Friday, December 29, 2017

A Look At What A Real President Was Like

I’m not sure when politics became a dirty word. But there was a time when it was a noble profession. When the best the the brightest sought to serve, and when differences of opinion were about how to better the lives of all people, not just those at the top, or those at the margins, or those in power.

To successfully engage in politics tooks a very special skill set, that was about understanding people and what they wanted, and forming coalitions to compromise and get things done. How far we have fallen from that ideal.

It was Bismarck who said that “politics was the art of the possible.” Few understood this better than the 32nd President of the United States, Franklin Roosevelt. Presidential historian Robert Dallek takes a deep dive into the political Roosevelt, in  Franklin D. Roosevelt: A Political Life

My conversation with Robert Dallek:



Tuesday, December 26, 2017

Our Collective Search for Meaning And What Happens If We Can't Find It

From the time we first enter the world, to the moment we read or listen to the morning news, we are trying to make sense of the world. We are trying to discern patterns, to create a narrative, to fit the puzzle pieces together in ways that make sense. All the while creating the minimum amount of cognitive dissonance, so that we can move forward each day without having a complete nervous breakdown.

And so it is that societies and cultures do exactly the same things as part of a kind of collective effort to finding meaning. Be it in art, as we try to find metaphorical meaning in the equivalent of a grain of sand, or in the worship of religion, money, success or hierarchical achievement. The problem often comes when these patterns we internalize, run headlong into reality.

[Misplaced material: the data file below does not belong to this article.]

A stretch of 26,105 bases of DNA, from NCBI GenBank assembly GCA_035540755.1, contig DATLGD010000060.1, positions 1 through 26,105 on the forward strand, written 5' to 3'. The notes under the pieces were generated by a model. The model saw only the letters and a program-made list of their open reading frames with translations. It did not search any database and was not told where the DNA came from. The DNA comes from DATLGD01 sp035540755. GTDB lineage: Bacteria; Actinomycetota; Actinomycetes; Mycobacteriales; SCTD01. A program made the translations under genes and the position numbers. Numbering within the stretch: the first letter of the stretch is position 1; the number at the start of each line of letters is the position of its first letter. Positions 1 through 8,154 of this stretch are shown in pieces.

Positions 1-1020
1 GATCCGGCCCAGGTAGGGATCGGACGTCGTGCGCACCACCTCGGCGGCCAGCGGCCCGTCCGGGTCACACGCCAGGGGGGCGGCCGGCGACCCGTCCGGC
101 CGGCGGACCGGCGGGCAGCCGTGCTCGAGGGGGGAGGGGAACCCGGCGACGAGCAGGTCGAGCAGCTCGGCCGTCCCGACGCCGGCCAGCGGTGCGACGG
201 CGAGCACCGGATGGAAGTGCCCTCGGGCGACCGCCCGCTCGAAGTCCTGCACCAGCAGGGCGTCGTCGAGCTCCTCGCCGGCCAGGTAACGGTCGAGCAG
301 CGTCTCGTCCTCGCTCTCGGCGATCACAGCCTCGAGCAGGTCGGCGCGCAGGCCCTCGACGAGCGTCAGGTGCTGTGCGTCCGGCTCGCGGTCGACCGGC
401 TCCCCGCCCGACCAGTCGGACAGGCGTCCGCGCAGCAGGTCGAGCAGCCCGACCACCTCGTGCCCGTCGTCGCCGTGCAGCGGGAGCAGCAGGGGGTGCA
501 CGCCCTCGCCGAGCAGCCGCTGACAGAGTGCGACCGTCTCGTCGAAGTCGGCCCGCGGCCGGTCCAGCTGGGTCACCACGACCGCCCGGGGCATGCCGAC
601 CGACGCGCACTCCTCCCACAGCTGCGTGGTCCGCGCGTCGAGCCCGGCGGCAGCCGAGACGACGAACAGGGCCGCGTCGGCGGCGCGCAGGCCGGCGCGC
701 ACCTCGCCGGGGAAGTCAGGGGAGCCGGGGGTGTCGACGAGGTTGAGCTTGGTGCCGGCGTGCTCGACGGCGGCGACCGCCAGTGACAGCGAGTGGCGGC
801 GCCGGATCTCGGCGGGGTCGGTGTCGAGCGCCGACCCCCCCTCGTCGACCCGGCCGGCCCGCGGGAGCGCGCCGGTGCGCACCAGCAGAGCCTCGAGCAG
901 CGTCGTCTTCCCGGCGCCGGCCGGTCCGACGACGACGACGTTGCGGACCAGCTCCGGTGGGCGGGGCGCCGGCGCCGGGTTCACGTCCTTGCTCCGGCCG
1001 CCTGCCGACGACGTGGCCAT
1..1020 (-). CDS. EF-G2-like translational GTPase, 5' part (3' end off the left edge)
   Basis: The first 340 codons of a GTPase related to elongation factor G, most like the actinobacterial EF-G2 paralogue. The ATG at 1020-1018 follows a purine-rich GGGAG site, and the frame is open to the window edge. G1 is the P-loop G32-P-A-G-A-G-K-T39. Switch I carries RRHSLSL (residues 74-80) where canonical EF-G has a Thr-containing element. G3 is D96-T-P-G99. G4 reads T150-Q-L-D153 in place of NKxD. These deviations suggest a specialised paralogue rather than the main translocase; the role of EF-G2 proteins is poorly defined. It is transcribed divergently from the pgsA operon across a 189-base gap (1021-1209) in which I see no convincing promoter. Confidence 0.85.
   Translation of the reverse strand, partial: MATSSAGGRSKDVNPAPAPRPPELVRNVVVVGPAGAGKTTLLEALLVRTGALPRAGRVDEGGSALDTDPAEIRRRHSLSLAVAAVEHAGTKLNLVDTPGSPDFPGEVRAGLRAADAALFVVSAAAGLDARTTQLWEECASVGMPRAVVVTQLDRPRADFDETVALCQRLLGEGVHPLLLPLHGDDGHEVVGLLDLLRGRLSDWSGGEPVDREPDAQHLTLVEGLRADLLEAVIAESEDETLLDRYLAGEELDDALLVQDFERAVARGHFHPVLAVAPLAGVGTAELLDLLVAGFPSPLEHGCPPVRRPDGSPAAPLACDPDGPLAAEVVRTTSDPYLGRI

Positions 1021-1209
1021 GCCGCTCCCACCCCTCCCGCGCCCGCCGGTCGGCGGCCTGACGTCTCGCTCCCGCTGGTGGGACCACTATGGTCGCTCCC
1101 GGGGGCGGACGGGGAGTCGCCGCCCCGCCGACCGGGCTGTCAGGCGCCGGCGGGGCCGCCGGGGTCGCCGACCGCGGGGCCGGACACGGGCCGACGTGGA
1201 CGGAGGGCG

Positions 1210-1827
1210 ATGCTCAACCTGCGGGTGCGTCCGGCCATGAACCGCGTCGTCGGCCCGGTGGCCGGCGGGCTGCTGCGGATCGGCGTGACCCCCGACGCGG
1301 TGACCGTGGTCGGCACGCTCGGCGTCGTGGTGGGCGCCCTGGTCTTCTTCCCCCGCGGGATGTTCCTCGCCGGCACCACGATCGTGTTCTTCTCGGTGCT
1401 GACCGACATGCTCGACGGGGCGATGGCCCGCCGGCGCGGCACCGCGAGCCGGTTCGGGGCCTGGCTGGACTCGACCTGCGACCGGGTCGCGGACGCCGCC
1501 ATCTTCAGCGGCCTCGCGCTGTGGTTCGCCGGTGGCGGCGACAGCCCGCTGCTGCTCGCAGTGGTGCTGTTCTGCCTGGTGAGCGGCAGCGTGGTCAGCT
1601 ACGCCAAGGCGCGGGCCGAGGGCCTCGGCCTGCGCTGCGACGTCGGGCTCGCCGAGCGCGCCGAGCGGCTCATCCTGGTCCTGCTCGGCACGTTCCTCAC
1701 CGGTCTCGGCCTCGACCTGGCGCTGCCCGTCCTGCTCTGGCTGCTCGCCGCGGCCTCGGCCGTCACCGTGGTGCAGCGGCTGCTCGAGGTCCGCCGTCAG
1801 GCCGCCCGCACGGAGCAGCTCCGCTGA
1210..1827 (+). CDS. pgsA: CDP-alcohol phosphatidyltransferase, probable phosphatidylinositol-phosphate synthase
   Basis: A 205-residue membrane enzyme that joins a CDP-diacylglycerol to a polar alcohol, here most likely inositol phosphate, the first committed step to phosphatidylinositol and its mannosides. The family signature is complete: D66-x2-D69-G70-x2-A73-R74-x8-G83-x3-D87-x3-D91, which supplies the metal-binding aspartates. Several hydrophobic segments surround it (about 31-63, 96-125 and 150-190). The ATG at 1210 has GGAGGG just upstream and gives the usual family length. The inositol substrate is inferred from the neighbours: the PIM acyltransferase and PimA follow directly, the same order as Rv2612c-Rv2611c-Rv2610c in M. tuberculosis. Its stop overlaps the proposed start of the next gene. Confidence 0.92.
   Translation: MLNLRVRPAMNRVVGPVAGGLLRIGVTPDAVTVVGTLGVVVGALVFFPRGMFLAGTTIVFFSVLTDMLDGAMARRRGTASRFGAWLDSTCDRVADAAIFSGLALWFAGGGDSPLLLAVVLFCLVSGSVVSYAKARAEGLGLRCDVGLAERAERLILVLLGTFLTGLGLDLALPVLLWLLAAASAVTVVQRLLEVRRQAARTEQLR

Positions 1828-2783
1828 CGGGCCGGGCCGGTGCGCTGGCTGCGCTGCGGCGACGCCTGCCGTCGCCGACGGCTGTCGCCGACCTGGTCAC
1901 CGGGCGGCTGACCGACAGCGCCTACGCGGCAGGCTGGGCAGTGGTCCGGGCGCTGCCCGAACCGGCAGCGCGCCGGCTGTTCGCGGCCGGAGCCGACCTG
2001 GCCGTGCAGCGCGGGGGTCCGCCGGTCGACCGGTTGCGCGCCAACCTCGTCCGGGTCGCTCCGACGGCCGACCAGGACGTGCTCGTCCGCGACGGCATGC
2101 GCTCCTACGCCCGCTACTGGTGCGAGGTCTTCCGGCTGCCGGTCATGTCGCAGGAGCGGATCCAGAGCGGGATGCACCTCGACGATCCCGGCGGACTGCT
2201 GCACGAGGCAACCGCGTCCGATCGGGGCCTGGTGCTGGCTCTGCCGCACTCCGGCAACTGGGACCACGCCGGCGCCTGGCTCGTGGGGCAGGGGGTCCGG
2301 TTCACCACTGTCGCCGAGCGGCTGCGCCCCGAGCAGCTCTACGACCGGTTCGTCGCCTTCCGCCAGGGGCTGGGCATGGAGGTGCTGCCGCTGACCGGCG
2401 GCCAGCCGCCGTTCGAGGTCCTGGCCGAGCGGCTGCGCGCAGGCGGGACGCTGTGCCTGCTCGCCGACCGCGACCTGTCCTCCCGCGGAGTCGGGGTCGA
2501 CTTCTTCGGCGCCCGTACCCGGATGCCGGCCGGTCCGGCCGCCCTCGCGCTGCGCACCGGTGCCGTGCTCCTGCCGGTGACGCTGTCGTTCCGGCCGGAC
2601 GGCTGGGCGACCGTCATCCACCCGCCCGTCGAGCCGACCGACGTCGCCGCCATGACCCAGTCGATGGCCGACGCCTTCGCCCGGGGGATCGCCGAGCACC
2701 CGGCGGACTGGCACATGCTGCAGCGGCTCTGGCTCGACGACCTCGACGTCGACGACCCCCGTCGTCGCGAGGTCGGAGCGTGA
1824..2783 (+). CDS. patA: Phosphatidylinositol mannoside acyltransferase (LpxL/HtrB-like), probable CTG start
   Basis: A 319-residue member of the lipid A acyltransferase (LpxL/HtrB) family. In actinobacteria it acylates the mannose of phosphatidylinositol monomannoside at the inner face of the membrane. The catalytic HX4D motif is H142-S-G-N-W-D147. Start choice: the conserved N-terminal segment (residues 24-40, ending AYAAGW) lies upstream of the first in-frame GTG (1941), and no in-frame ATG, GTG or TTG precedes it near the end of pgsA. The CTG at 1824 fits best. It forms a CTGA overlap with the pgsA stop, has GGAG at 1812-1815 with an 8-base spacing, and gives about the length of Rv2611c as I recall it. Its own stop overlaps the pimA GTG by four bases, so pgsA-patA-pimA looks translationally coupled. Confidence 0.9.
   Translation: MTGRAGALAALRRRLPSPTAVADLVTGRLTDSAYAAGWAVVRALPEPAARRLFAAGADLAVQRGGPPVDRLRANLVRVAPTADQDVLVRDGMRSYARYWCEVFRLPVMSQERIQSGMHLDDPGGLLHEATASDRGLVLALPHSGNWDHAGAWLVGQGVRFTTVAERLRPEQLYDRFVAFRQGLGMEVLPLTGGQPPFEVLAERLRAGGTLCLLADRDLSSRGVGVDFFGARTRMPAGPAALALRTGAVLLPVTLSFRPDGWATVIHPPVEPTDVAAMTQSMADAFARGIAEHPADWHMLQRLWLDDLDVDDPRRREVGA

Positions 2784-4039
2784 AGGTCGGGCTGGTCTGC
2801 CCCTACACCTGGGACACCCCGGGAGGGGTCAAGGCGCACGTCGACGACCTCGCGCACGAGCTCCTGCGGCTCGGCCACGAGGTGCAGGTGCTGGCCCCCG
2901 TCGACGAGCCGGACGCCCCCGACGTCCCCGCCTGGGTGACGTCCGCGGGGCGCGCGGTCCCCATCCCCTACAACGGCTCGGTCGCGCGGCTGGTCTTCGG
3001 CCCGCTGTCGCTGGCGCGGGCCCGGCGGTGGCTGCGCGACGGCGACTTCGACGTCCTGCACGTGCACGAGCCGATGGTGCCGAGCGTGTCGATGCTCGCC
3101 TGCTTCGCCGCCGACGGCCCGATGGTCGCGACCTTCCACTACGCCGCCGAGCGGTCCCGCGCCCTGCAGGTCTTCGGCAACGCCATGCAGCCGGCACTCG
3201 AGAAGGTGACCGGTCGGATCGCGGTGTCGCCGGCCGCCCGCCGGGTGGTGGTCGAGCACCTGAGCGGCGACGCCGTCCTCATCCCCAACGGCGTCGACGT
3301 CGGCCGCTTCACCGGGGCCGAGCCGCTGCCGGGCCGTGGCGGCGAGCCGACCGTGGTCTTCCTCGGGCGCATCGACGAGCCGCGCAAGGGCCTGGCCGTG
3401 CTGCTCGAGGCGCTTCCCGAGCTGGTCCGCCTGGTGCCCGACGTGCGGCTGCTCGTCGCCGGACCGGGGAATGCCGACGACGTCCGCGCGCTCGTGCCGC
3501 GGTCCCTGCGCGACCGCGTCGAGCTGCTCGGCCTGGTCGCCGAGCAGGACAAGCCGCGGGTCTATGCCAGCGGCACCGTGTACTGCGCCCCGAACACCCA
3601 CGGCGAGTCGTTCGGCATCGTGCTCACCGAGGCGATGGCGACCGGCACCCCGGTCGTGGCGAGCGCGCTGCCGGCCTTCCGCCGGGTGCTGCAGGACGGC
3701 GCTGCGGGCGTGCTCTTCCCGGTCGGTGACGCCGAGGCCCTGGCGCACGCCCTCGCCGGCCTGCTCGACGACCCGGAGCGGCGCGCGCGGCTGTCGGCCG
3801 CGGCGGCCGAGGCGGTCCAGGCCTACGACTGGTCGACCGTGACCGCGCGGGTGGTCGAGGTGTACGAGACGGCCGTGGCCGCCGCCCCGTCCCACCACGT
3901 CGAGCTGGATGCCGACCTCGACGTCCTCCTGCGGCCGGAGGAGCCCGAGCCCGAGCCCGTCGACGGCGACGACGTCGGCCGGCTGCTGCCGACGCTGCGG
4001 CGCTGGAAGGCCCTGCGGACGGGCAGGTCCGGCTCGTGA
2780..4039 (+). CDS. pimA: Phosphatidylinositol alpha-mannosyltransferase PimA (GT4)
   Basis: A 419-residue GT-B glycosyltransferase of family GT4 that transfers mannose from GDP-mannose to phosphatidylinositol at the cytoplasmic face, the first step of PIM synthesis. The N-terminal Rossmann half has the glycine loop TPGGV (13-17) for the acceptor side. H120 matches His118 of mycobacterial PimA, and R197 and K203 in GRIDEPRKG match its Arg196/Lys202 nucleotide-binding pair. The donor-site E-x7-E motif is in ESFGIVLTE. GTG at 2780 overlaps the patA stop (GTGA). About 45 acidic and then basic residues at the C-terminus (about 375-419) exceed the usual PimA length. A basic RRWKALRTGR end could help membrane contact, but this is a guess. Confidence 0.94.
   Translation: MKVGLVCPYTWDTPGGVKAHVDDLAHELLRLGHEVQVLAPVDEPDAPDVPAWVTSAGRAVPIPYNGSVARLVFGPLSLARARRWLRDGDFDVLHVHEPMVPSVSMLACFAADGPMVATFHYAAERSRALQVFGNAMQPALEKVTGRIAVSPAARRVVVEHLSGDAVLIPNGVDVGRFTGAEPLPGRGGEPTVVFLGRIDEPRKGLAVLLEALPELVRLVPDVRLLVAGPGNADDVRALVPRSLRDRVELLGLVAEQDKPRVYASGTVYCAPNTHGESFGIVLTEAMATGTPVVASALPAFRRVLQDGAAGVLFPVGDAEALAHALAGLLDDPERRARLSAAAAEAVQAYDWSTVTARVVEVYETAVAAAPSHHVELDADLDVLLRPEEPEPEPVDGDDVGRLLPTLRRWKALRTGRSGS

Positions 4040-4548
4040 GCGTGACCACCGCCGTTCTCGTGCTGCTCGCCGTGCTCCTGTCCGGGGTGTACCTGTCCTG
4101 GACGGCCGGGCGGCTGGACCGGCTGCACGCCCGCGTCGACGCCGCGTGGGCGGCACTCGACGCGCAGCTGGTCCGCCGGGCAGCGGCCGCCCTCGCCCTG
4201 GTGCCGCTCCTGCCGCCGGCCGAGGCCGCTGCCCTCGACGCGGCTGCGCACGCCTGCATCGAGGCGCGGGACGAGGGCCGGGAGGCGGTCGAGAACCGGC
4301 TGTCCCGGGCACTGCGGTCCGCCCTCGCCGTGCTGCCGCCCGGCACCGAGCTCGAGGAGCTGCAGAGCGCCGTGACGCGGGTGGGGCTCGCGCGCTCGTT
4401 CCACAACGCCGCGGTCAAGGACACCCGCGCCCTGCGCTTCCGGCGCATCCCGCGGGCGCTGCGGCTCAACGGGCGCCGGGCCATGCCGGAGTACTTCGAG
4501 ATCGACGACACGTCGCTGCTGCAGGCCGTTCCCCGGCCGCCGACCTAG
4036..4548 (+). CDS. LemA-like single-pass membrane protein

That’s a part of what I explore with Jeremy Lent as we look at The Patterning Instinct: A Cultural History of Humanity's Search for Meaning.

My conversation with Jeremy Lent:



Tuesday, December 19, 2017

Sleep...It's Not Just For Wimps Anymore

Tune in to the news any day, and there is lots to lose sleep over. Not the least of which is the worry that if we are not sleeping correctly, we will age faster, increase our risk of Alzheimer's and be susceptible to a host of other illnesses.

It’s hard to imagine, that with all of the other crisis going on, how much time and conversation gets devoted to the subject of sleep. It must mean that it’s pretty important. At least Matthew Walker thinks so. He is a professor of neuroscience and psychology at UC Berkeley, the Director of its Sleep and Neuroimaging Lab, and a former professor of psychiatry at Harvard University, and the author of Why We Sleep: Unlocking the Power of Sleep and Dreams.

My conversation with Matthew Walker:



Saturday, December 16, 2017

This Man Could Have Prevented 9/11

Bill Binney was an NSA analyst whose work was so effective it was shut down. It threatened to derail the gravy train fueled by the kinds of problems he might have solved — including preventing potential terrorist attacks. The contractors and executives riding that train had a motto: “keep the problem going, so the money keep flowing.”